Preserving our Past: Looting and the Black Market in Art, Artifacts, and Antiquities

Wednesday April 13, 2005, 6:30 – 8:30PM
The College of William and Mary’s Washington Office
1779 Massachusetts Avenue, NW
Washington, District Of Columbia


SAFE’s first panel discussion was co-sponsored with LCCHP (The Lawyers’ Committee for Cultural Heritage Preservation). Experts from journalism, archaeology, law and the museum professions spoke about looting and the illicit antiquities from each area of specialty to students and alumni of the College of William and Mary as well as members of the public.

The event included an introduction from both SAFE and LCCHP and concluded with a reception.

Please listen to the recordings from the evening:

Introductions by Marion Forsyth and Lucille Roussin

Roger Atwood

Ellen Herscher

Magnus Fiskesjö

Patty Gerstenblith

Questions and answers

 

 

 

Members of the panel:

Roger Atwood
Jane Evelyn Atwood

Roger Atwood Journalist and Author, Stealing History: Tomb Raiders, Smugglers, and the Looting of the Ancient World (Read excerpts here) He is a regular contributor to ARTnews and Archaeology magazines, and his articles on culture and politics have appeared in The New Republic, Mother Jones, The Nation, The Washington Post, and the Los Angeles Times. He was a fellow at the Alicia Patterson Foundation and a journalist for Reuters for fifteen years, reporting from Peru, Argentina, Brazil, and Chile. He lives in Washington, D.C., and Maine.

Magnus Fiskesjö was director of the Museum of Far Eastern Antiquities in Stockholm, one of Europe’s most famous museums with Asia collections, in 2000-2005. His recent co-authored book China Before China tells the story of how the museum was founded on the very beginning of Chinese archaeology, with collections partitioned between China and Sweden. He is currently a visiting scholar at the Institute for Advanced Study, Princeton, and is a member of the faculty of Cornell University.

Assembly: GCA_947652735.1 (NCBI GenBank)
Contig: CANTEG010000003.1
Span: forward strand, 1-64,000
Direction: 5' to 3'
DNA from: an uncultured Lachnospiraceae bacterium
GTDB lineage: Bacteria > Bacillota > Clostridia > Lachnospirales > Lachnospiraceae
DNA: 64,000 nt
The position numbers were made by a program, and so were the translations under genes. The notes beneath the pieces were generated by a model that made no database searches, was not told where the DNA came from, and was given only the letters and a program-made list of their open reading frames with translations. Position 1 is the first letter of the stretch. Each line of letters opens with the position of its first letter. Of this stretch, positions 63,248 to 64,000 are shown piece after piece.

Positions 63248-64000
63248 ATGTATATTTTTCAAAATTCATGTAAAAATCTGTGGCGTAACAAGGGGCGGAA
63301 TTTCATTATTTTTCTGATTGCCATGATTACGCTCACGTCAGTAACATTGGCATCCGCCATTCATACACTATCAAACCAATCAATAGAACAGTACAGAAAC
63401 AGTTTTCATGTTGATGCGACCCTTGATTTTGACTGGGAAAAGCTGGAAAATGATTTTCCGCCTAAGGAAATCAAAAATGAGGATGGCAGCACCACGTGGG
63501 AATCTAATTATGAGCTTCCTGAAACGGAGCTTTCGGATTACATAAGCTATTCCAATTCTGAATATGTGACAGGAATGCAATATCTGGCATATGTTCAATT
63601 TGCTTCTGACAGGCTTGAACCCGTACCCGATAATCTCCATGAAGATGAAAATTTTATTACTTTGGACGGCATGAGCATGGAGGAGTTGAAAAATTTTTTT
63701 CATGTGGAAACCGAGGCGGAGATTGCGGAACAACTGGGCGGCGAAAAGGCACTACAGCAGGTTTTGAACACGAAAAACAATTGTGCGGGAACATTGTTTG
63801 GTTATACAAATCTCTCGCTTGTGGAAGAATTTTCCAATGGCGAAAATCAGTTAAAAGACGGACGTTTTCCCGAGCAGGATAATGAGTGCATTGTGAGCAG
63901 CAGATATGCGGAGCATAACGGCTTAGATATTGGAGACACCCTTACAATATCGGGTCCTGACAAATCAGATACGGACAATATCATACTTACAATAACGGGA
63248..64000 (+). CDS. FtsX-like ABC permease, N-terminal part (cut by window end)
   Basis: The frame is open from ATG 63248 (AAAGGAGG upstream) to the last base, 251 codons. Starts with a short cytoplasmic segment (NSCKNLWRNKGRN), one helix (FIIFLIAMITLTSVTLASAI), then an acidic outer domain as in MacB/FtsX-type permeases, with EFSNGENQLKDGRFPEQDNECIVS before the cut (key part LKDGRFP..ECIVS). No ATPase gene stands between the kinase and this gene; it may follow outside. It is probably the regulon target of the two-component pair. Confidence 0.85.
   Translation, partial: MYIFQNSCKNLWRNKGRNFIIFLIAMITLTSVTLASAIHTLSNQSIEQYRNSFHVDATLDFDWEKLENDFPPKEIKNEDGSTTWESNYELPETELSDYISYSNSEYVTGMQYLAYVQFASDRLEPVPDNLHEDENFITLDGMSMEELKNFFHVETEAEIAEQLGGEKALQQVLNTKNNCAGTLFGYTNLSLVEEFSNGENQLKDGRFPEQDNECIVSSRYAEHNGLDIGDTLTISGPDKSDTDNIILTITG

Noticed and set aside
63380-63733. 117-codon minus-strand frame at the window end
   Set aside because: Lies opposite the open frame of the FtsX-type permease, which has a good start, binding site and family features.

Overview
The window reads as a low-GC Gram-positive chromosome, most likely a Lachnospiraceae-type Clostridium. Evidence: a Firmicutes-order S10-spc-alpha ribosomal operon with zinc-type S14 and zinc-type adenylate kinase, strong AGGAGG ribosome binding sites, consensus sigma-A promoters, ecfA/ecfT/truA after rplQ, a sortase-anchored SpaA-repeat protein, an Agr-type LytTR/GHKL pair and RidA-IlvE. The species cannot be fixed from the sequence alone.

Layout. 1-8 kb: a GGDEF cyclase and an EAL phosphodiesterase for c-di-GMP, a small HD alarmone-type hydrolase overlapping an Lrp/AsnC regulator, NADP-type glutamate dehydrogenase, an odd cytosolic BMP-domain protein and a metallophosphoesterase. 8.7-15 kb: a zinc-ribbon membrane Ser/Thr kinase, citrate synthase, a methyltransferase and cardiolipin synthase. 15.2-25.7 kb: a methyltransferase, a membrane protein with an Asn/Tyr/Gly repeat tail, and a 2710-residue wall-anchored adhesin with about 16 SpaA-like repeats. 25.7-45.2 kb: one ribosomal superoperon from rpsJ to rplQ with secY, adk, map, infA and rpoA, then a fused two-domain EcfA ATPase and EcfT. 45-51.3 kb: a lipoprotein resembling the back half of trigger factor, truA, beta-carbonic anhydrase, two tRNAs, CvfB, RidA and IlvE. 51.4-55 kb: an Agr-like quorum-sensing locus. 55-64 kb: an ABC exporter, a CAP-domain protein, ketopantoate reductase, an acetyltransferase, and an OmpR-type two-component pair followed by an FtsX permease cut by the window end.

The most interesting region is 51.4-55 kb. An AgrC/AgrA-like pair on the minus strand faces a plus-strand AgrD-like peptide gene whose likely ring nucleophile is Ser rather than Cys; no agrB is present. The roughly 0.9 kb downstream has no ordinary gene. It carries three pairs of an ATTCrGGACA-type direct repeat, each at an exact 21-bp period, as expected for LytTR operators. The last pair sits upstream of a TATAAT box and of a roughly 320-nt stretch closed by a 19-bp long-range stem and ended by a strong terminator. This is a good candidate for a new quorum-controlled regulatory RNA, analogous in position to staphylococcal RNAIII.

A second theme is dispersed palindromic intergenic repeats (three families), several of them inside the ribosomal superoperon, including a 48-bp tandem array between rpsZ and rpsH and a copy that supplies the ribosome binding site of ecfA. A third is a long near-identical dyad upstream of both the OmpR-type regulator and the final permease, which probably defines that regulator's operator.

Patty Gerstenblith has been Professor of Law at DePaul University College of Law since 1984. She is Director of DePaul’s program in art and cultural heritage law and Co-Chair of the American Bar Association’s International Cultural Property Committee. She served as Editor-in-Chief of the International Journal of Cultural Property from1995 to 2002 and as a public representative on the President’s Cultural Property Advisory Committee from 2000 to 2003. Her book, Art, Cultural Heritage and the Law , was published in 2004. She received her J.D. from Northwestern University and a Ph.D. from Harvard University in Fine Art and Anthropology. She served as a clerk to the Honorable Richard D. Cudahy of the Seventh Circuit Court of Appeals in 1983-84.

Lucille RoussinLucille Roussin, SAFE advisor and member, will moderate. She is the founder and director of the Holocaust Restitution Claims Practicum at the Benjamin N. Cardozo School of Law in New York City, where she teaches a seminar, Remedies for Wartime Confiscation. She also teaches a course on “Art, the Law and Professional Ethics” at the School of Graduate Studies at the Fashion Institute of Technology. She is an associate with the firm of McCallion & Associates and earned her law degree in 1996 from the Benjamin N. Cardozo School of Law, where she was a Belkin Scholar. She was Deputy Research Director of the Art and Cultural Property Team of the Presidential Commission on Holocaust Assets and was an associate in the Art and International Law Practice Group at Herrick, Feinstein LLP in New York City. In 2001, she negotiated the first restitution of a rare Jewish ritual object to a private family in the United States.

Ellen Herscher has served as the Chair of the Committee on Cultural Property Legislation and Policy of the Archaeological Institute of America (AIA) since 1997, and has held numerous other AIA offices on the national level and in the local Washington DC chapter. She is past editor of “The Antiquities Market” section of The Journal of Field Archaeology, and has published widely on the topic of preservation and protection of archaeological resources. She serves on the Editorial Board of Archaeology magazine.

She holds a Ph.D. in Classical Archaeology from the University of Pennsylvania, specializing in the Bronze Age of Cyprus, where she has worked as a field archaeologist for over 30 years. She has taught at Cornell University and the University of Minnesota, and held the position Director of International Programs at the American Association of Museums.